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Singapore braces as coronavirus cases emerge in financial centre

·3-min read
SINGAPORE - JULY 21: A view of the DBS Bank headquarters (2nd L) and Standard Chartered corporate office at Marina Bay Financial Centre, Singapore on July 21, 2019. (Photo by Adli Ghazali/Anadolu Agency via Getty Images)
A view of the DBS Bank headquarters (2nd left) and Standard Chartered corporate office at Marina Bay Financial Centre, Singapore on July 21, 2019. (PHOTO: Adli Ghazali/Anadolu Agency via Getty Images)

By Chanyaporn Chanjaroen, Faris Mokhtar and Krystal Chia

(Bloomberg) -- Singapore’s coronavirus outbreak has spread to its financial centre, with some staff at major companies being told to work from home for at least the next few days and temperature screening checkpoints set up at the front doors of several towers.

A worker at an unnamed firm in Marina Bay Financial Centre Tower 1 has been confirmed as being infected with the virus over the weekend, according to a circular to tenants by the building’s manager Raffles Quay Asset Management Pte. Another case at nearby Clifford Centre, in the heart of the central business district, is an employee of United Industrial Corp, according to an advisory to tenants in the building where UIC is located.

The affected premises in both buildings have been disinfected and all tenants informed, the property managers said in the notices dated Feb. 9.

Singapore last week raised its disease response level to the same grade used during the SARS epidemic, as it braced for what Prime Minister Lee Hsien Loong said was a “major test for our nation.”

The city-state has cautioned residents to avoid shaking hands in a bid to contain the spread of the virus. Panic buying sparked a run on toilet paper, rice and instant noodles in stores, echoing scenes of long lines and bare shelves seen last week in Hong Kong and mainland China. Government officials warned against hoarding supplies, while the Monetary Authority of Singapore told banks to be prepared for for an increased demand in cash withdrawals.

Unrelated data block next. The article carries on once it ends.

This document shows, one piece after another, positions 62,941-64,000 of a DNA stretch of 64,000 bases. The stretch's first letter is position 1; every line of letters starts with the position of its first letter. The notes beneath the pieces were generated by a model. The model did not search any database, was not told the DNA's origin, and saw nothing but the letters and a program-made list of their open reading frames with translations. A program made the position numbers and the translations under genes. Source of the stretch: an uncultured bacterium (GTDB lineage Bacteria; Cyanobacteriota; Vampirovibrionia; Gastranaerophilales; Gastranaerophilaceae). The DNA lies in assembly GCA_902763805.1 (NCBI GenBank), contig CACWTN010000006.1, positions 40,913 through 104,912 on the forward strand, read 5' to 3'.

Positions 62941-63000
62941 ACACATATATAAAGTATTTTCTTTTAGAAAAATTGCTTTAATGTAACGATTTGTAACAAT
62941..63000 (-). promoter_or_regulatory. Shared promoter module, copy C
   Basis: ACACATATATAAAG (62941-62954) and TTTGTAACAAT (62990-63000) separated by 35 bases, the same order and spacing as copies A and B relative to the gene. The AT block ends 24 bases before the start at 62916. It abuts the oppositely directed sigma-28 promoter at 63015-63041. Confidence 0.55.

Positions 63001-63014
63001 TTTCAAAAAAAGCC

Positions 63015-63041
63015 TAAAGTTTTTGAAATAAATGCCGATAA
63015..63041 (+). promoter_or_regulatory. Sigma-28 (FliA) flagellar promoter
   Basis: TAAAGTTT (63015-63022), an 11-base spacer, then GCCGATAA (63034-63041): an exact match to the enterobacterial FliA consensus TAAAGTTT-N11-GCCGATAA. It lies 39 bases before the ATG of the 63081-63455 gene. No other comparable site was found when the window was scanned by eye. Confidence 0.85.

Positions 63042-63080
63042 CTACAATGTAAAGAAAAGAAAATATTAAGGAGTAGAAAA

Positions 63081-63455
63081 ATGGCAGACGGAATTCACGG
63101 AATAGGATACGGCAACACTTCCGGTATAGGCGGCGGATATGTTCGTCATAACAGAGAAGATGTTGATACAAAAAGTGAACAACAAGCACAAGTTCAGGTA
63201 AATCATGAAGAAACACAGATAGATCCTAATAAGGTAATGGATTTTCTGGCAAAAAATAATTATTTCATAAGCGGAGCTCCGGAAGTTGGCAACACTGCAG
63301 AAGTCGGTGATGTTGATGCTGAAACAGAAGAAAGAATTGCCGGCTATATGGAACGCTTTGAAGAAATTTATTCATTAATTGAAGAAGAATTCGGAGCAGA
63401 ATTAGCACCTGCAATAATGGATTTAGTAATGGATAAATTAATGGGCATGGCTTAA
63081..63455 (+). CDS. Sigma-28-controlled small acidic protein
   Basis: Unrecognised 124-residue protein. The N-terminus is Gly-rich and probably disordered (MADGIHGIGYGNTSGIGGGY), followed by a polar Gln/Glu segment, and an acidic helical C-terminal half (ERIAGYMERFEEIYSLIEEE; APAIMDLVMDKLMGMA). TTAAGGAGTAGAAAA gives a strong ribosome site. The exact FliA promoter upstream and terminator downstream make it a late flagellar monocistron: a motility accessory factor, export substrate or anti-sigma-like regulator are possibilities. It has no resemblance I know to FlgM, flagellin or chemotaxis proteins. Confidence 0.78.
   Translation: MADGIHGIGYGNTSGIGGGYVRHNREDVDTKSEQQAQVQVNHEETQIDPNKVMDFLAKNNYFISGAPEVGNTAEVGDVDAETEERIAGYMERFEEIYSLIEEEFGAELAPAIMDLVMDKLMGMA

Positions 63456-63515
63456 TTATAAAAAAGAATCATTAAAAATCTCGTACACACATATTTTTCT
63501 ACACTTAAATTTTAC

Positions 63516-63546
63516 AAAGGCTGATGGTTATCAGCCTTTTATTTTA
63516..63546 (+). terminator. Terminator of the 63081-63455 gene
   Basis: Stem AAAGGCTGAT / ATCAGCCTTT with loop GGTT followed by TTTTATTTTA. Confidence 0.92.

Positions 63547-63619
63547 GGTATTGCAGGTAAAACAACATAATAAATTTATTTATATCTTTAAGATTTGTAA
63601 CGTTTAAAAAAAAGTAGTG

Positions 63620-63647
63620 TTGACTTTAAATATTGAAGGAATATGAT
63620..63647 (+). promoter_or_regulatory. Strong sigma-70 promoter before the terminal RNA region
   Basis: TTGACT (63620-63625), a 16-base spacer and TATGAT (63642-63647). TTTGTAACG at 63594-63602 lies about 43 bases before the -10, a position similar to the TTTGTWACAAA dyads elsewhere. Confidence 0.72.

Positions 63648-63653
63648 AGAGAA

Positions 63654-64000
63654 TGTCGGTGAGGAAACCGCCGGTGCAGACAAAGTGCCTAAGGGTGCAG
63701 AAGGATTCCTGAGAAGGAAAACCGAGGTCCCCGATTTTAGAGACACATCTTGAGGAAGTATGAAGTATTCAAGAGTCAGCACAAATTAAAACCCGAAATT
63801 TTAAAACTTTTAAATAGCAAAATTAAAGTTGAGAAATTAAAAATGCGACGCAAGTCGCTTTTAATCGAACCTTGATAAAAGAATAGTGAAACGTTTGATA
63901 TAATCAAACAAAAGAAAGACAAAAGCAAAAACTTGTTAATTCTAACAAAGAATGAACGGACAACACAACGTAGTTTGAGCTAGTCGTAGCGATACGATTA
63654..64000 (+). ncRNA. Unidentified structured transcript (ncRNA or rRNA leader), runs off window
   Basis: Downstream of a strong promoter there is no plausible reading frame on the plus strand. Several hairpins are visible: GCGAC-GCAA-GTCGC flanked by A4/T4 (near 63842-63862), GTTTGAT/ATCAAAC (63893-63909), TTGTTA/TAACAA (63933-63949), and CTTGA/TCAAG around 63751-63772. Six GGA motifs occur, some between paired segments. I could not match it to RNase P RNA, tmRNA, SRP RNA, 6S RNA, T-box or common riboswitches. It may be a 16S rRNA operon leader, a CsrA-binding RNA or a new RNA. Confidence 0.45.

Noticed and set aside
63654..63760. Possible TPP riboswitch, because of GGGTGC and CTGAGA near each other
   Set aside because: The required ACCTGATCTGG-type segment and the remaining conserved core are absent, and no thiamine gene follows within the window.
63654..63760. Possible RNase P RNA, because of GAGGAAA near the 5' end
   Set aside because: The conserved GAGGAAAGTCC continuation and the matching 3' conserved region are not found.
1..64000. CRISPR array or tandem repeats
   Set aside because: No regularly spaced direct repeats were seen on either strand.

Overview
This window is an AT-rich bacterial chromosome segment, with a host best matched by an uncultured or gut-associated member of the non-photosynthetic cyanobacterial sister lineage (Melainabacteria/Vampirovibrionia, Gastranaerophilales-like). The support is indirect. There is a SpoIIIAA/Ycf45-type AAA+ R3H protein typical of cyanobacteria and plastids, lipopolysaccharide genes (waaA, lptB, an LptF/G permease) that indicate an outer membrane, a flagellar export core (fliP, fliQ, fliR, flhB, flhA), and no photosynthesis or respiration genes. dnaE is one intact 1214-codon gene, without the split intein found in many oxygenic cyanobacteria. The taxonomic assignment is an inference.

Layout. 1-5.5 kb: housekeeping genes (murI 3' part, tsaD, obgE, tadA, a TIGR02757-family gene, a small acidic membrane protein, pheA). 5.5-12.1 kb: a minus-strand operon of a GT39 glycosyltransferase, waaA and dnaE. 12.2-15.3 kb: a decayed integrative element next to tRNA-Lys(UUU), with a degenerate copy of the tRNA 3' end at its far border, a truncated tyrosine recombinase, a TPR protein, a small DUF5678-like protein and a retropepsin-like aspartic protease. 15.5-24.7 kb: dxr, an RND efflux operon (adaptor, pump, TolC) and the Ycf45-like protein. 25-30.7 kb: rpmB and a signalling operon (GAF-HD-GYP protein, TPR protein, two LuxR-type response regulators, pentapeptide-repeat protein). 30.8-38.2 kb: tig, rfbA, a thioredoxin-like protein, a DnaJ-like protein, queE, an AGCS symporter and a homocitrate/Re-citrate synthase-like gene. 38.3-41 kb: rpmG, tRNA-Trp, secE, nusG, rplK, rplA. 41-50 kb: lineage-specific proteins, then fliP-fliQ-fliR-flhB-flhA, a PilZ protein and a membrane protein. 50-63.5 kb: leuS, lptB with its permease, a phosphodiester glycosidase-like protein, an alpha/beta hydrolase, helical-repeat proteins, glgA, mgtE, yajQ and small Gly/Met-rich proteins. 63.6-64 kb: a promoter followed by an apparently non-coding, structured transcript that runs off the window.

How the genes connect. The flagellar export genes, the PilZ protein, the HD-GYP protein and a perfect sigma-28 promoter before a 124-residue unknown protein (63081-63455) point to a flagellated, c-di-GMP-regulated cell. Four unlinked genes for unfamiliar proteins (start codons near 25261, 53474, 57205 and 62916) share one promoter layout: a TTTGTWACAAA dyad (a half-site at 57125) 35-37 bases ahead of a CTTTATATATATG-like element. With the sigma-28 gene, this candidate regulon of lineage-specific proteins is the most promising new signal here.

Standard Chartered Plc is the anchor tenant at Tower 1, leasing the lion’s share of the 33-story building that has 620,000 square feet. The U.K. bank declined to comment whether the virus case comes from among its employees.

“We have a well-established business continuity plan and implemented a comprehensive set of precautionary measures such as temperature screening, mandatory employee and visitor declarations, and increased the frequency of sanitization at our branches and office premises,” the bank said in an emailed reply to queries from Bloomberg.

DBS Group Holdings Ltd, Southeast Asia’s largest bank with headquarters in the nearby MBFC Tower 3, has activated business continuity plans with employees working from home and from other locations, on top of other measures that include temperature screening on all its office buildings, the bank said in an emailed reply to questions from Bloomberg News.

Rio Tinto Group, Australia’s top iron-ore miner that’s also located in Tower 3, said that it has instructed employees to work from home from Monday through to Wednesday “as a precaution.” Its Singapore office is one of its key hubs outside of Australia.

United Overseas Bank Ltd. said it has activated its business continuity plans, having staff working from split sites, from home and on split shifts. Singapore’s third-largest bank also postponed all large-scale public gatherings including customer events.

© 2020 Bloomberg L.P.